I write a computer program and I compile it using a compiler that loads
copyrighted library subroutines during the running. There are licensing
issues concerning the rights of the programmer and I think the legal system
has resolved them in a reasonable way.
But what you are postulating is an instance where the tool itself has such
a high level of creativity to it, orders of magnitude higher than the kinds
of tools we have now, then does the person who may have done nothing more
than issue a few commands to the tool, or selected a few parameters, still
own the proprietary rights to what was created? I think the answer is likely
to be that unless the person who sold him the tool reserves the rights to
those kinds of creations, then the person who initiated the activity probably
will be able to claim ownership rights. Time will tell.
AUDIENCE: Something that I think in the long range is an interesting problem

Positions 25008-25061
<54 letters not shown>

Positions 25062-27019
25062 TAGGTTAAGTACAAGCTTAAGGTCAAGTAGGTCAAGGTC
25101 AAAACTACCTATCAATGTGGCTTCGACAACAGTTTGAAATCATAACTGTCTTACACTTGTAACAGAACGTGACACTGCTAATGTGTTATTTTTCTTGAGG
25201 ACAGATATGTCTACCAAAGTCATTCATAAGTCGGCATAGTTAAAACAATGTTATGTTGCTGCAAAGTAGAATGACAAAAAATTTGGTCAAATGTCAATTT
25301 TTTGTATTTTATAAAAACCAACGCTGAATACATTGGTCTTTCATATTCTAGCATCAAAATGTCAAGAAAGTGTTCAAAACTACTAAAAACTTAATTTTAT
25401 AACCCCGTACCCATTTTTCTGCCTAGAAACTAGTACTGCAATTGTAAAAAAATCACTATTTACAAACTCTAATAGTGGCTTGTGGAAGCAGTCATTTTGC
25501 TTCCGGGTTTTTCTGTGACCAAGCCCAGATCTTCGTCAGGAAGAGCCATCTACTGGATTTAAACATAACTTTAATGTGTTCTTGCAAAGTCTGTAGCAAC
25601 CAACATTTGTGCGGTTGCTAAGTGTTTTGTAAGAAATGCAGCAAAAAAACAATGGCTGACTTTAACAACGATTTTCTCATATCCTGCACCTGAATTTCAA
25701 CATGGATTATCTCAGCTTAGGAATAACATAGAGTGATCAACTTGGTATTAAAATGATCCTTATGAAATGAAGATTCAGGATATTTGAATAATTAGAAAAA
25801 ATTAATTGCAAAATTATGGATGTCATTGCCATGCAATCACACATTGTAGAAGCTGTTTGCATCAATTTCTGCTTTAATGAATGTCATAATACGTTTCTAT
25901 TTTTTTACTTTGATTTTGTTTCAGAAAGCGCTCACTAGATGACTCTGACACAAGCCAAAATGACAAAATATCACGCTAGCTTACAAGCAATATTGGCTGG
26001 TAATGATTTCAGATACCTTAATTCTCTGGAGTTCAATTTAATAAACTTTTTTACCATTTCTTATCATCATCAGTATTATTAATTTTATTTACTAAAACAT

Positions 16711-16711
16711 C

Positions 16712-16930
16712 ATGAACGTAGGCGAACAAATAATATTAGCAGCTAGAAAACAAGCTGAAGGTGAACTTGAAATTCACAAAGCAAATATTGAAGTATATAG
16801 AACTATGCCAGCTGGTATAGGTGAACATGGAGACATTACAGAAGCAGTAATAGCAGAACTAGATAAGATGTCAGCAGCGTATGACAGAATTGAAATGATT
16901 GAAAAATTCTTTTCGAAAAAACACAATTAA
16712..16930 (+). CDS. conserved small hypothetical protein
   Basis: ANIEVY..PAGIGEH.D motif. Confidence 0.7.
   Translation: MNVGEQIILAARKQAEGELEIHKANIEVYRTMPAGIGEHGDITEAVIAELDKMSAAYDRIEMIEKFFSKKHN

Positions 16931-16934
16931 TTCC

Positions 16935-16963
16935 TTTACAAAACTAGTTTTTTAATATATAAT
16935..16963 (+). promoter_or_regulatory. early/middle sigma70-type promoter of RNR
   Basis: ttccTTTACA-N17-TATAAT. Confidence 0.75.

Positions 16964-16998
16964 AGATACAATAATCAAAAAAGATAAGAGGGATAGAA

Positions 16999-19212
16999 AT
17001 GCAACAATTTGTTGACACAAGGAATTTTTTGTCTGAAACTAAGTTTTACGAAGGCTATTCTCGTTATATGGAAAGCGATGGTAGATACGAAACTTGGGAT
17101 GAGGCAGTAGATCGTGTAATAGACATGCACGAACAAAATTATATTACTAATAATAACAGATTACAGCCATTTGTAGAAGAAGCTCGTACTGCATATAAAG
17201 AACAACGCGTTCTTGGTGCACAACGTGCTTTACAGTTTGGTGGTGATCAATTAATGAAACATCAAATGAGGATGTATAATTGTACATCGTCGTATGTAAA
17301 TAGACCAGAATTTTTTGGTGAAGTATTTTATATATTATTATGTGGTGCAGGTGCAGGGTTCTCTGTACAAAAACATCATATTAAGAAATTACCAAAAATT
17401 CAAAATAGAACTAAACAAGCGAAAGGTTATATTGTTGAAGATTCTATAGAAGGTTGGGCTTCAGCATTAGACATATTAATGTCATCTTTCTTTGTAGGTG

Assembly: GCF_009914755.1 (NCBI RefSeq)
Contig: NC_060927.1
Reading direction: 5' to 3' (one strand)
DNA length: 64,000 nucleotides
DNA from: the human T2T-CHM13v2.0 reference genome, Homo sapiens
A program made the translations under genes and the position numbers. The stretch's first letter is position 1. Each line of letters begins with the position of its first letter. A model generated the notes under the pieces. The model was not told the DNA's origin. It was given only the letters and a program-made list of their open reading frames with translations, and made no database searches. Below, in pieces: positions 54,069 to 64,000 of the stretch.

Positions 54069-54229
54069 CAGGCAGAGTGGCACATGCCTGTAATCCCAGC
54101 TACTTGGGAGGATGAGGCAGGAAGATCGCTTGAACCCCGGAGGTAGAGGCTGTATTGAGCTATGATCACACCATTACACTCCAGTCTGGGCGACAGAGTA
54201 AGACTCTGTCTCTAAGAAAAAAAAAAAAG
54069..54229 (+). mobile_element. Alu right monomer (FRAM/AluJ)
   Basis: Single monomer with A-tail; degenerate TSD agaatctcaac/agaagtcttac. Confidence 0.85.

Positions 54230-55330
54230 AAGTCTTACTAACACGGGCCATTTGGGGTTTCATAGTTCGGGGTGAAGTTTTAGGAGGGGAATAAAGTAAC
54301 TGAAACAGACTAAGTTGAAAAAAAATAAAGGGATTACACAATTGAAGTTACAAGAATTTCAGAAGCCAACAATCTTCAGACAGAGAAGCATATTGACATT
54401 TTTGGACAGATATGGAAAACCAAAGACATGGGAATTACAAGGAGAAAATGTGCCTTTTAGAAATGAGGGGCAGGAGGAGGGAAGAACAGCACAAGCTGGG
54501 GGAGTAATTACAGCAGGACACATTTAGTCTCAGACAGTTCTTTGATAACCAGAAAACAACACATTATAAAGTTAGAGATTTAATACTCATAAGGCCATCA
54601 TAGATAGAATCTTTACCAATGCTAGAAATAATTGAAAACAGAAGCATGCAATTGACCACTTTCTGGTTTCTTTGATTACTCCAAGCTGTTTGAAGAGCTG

is that suppose that after nanotechnology gets rolling for a while and is
producing a lot of abundance that is filtering down to people who are not
all that involved. We might have a situation where a lot of people discover
that the traditional virtue of working for a living is no longer applicable.
There will still be those of us who find it interesting and exciting to
go exploring, but there are a lot of people to whom having a roof over their
head is all there is to life. That could be a problem.
G. BEAR: I think there will be people out there who will be paid to consume.
AUDIENCE: I think all the physical and social things we are talking about
are relevant over the next 20 or 30 years, but I think they will be extremely
temporary, and I think what this person said was glossed over a lot more